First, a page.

Thursday, Jun 13 – Friday, Jun 14, 2019

A Cultural History of Mathematics in the 18th Century

In the 18th century, the field of mathematics underwent profound changes. Nowhere is this more evident than in the algebraic foundation of differential calculus and its emergence as the leading mathematical discipline of the time. These and other developments propelled mathematics into new areas of application in the natural sciences and in technology—and into the public imagination more generally, as advanced mathematical concepts found their way into school curricula, philosophy, art, and literature. This symposium examines the multifarious ways in which mathematics shaped the cultural history of the era.

Speakers: David Bellhouse, London, Ontario; Jip van Besouw, Brussels; Franziska Bomski, Potsdam; Maarten Bullynck, Paris; Jeanne Peiffer, Paris; Helmut Pulte, Bochum; David E. Rowe, Mainz; Jane Wess, Edinburgh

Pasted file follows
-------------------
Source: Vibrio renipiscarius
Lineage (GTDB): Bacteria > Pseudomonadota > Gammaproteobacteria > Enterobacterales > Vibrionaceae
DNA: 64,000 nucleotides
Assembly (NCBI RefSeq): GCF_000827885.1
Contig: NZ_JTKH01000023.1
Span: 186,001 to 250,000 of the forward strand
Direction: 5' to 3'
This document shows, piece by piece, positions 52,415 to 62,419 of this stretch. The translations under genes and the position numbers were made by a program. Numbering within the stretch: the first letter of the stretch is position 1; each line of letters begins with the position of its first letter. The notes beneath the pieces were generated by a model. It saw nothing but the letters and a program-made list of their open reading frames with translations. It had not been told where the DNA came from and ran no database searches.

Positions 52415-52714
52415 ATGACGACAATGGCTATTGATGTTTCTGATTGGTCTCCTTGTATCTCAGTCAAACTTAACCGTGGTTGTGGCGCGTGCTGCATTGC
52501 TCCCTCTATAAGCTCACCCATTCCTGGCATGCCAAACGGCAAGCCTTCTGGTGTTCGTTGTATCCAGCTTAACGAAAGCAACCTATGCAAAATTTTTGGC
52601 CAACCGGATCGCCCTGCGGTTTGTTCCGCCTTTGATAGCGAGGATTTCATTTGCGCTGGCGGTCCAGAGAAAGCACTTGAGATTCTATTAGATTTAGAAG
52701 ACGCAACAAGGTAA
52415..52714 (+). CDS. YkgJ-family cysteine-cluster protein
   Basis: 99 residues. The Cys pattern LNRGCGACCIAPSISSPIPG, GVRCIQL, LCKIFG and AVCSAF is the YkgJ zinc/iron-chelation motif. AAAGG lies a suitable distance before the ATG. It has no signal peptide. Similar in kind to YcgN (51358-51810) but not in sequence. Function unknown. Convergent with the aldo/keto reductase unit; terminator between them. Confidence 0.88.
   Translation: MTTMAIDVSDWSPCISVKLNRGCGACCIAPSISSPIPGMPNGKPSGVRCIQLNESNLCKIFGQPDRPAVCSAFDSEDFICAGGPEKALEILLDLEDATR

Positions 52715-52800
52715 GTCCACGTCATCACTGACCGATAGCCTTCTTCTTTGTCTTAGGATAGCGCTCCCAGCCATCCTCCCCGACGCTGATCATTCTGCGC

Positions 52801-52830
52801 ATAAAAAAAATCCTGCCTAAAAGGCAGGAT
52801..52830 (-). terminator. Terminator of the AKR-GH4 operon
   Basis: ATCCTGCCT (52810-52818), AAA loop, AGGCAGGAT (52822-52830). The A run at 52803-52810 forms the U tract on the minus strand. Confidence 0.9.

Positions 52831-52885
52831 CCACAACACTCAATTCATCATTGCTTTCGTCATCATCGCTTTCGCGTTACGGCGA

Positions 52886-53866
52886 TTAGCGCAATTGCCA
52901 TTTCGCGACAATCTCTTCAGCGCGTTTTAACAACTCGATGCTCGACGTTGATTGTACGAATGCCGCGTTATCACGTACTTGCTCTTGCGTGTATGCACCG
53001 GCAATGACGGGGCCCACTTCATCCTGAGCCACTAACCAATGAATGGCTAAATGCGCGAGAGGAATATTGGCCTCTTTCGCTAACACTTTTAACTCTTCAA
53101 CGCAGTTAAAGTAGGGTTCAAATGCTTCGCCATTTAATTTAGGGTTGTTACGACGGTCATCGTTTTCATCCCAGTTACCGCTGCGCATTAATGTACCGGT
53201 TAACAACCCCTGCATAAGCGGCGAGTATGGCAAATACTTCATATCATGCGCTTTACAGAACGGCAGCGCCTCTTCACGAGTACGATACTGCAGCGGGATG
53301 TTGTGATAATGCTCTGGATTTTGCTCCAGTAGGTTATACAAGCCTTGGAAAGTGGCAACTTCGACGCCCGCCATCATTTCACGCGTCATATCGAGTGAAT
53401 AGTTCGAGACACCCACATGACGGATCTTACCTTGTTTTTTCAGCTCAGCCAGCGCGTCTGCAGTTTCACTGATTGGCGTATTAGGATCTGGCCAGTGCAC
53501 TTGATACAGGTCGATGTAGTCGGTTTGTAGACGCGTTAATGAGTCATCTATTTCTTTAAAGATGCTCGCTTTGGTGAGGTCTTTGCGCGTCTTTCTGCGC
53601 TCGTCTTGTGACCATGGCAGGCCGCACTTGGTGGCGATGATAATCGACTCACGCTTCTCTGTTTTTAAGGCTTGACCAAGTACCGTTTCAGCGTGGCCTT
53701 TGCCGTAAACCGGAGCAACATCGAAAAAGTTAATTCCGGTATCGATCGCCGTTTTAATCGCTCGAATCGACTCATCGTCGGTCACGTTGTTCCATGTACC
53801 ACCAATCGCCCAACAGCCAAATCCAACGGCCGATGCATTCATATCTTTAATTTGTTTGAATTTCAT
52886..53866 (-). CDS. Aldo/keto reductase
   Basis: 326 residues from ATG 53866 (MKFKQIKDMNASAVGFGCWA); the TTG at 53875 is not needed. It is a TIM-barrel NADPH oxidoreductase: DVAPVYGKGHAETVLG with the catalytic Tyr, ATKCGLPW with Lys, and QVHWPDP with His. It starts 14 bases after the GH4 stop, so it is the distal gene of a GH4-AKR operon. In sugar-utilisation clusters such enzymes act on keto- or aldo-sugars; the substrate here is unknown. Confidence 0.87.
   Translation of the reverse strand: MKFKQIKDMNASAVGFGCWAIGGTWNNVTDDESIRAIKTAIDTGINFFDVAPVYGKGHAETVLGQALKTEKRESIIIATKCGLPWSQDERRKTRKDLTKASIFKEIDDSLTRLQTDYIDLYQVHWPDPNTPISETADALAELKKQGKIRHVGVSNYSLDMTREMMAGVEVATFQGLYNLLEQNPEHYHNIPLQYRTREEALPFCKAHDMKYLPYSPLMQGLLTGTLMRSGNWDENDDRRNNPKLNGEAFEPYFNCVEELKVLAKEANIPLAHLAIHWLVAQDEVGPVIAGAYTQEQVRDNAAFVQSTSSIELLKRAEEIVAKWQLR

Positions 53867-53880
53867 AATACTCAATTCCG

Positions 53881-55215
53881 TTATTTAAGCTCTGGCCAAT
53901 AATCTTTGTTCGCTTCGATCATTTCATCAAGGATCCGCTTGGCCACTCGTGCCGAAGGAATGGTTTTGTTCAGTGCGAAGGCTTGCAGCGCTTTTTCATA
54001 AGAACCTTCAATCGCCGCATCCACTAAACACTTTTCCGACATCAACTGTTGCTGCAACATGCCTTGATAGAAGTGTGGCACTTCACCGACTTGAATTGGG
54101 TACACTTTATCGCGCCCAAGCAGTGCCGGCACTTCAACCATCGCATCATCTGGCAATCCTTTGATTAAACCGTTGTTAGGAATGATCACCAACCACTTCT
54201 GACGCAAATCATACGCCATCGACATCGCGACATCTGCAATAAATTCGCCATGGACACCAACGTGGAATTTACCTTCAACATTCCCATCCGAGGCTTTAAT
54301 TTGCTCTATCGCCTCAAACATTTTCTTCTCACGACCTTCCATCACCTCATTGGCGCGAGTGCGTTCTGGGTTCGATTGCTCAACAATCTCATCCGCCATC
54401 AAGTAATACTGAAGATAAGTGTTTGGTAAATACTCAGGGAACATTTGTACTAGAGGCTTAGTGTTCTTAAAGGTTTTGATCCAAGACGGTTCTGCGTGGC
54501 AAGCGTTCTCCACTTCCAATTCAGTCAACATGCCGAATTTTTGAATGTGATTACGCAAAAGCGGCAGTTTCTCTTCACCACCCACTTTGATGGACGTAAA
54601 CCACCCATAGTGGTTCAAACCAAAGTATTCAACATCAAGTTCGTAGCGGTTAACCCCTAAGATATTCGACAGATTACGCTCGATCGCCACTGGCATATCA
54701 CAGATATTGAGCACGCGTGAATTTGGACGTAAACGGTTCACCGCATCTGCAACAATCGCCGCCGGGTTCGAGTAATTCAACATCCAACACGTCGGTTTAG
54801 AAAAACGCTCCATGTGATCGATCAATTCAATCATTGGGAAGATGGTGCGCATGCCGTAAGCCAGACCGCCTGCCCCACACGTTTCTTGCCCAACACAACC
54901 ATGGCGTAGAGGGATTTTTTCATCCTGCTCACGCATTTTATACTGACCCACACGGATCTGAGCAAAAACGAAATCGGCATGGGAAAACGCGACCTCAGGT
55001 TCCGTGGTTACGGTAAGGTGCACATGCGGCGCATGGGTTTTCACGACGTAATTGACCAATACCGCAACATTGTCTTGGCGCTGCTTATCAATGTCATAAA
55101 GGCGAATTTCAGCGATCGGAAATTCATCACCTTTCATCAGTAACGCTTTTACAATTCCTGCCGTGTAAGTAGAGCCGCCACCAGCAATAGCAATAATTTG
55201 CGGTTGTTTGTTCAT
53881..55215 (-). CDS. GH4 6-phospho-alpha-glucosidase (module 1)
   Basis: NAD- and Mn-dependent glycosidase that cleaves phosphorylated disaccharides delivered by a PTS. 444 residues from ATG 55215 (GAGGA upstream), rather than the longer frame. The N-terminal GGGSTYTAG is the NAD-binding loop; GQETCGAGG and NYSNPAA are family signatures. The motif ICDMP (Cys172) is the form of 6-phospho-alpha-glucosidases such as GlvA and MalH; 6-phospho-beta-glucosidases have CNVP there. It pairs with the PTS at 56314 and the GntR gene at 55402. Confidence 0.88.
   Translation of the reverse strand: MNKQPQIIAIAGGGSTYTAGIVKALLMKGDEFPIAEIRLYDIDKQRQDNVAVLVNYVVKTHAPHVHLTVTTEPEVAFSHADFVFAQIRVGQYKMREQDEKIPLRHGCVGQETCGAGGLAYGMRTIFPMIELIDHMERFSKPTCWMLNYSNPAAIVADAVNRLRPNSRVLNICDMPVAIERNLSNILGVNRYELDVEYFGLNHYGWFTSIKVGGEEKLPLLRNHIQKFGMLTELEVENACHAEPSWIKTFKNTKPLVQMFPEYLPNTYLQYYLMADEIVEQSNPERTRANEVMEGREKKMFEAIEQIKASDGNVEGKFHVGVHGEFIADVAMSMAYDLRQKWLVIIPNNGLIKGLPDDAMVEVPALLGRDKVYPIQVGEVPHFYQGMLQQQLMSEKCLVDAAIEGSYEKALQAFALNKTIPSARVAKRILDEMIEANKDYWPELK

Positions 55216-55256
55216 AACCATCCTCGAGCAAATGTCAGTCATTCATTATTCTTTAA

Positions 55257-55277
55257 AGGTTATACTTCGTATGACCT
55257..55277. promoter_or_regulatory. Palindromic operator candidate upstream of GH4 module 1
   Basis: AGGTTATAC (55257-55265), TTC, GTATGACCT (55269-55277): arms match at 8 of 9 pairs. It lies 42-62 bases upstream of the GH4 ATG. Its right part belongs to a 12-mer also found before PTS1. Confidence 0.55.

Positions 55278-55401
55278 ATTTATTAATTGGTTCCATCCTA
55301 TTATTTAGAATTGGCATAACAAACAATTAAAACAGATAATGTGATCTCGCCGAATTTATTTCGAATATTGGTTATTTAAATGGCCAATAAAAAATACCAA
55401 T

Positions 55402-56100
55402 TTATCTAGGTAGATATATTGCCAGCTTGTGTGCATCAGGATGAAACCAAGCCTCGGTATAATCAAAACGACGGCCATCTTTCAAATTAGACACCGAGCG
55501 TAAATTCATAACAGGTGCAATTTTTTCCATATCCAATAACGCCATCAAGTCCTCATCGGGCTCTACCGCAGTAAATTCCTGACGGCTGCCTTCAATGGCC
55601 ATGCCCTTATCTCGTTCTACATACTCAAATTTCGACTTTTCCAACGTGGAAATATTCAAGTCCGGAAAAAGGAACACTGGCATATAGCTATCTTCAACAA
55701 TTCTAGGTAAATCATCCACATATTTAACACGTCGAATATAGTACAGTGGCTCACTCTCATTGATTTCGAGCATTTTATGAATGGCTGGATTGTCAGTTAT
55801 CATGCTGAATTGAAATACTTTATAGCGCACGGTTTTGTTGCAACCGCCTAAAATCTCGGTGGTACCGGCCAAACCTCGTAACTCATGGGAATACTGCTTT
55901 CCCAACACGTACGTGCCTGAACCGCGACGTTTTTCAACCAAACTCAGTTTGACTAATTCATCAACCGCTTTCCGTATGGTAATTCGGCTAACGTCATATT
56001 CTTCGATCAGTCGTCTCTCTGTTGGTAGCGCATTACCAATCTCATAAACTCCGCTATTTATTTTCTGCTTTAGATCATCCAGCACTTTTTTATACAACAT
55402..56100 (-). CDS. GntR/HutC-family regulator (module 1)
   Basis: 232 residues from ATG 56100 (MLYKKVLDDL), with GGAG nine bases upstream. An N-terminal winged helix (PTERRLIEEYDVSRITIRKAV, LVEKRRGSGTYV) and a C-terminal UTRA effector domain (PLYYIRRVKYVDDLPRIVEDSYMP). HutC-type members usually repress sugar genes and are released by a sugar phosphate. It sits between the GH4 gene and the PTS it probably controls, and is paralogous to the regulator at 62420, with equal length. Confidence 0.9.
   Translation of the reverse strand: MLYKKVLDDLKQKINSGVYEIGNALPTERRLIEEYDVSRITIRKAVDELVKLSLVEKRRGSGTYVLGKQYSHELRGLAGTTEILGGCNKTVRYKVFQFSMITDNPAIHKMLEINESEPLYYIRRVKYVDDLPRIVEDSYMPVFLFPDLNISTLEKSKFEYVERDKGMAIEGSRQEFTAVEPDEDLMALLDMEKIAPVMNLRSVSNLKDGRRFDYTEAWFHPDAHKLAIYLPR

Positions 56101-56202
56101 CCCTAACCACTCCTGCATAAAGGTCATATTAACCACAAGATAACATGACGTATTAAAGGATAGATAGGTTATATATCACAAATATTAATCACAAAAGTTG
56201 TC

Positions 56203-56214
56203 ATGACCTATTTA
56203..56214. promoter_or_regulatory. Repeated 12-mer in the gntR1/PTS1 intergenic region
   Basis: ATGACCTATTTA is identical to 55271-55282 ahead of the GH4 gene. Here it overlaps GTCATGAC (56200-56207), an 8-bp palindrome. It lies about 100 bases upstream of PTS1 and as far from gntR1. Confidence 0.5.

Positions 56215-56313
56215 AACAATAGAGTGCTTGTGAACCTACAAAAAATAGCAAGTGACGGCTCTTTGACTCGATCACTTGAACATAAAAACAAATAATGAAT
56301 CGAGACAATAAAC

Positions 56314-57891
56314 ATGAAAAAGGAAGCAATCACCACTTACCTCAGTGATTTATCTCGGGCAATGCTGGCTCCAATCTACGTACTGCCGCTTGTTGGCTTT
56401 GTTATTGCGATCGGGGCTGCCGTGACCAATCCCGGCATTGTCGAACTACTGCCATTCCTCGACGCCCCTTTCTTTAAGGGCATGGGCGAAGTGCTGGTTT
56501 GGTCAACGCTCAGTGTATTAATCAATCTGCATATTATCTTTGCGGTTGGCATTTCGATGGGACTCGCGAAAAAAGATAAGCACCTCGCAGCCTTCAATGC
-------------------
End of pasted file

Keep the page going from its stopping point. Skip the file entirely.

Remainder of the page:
Thursday, June 13, 2019

7:00 pm

7:15 pm
Maarten Bullynck, Paris
David E. Rowe, Mainz
A Global and Cultural History of Mathematics. Aims and Challenges of a 6-Volume Project

Friday, June 14, 2019

10:00 am
Jeanne Peiffer, Paris
Inventing Mathematics in the 18th Century. Challenges and Disciplines

11:00 am
David Bellhouse, London, On.
Jip van Besouw, Brussels
Mathematics and Worldviews. Newtonianism and Probability in the 18th Century

12:30 pm
Franziska Bomski, Potsdam
The Art of Abstraction. Poetic Reflections on Mathematics

3:00 pm
Helmut Pulte, Bochum
A Universal Key to the World. On the Significance of the Infinitesimal Calculus

4:30 pm
Jane Wess, Edinburgh
From Newton to Newcomen. Mathematics and Technology in the Western World

5:30 pm
Maarten Bullynck, Paris
Numeracy and the Mathematical Profession in the 18th Century

The event will be held in English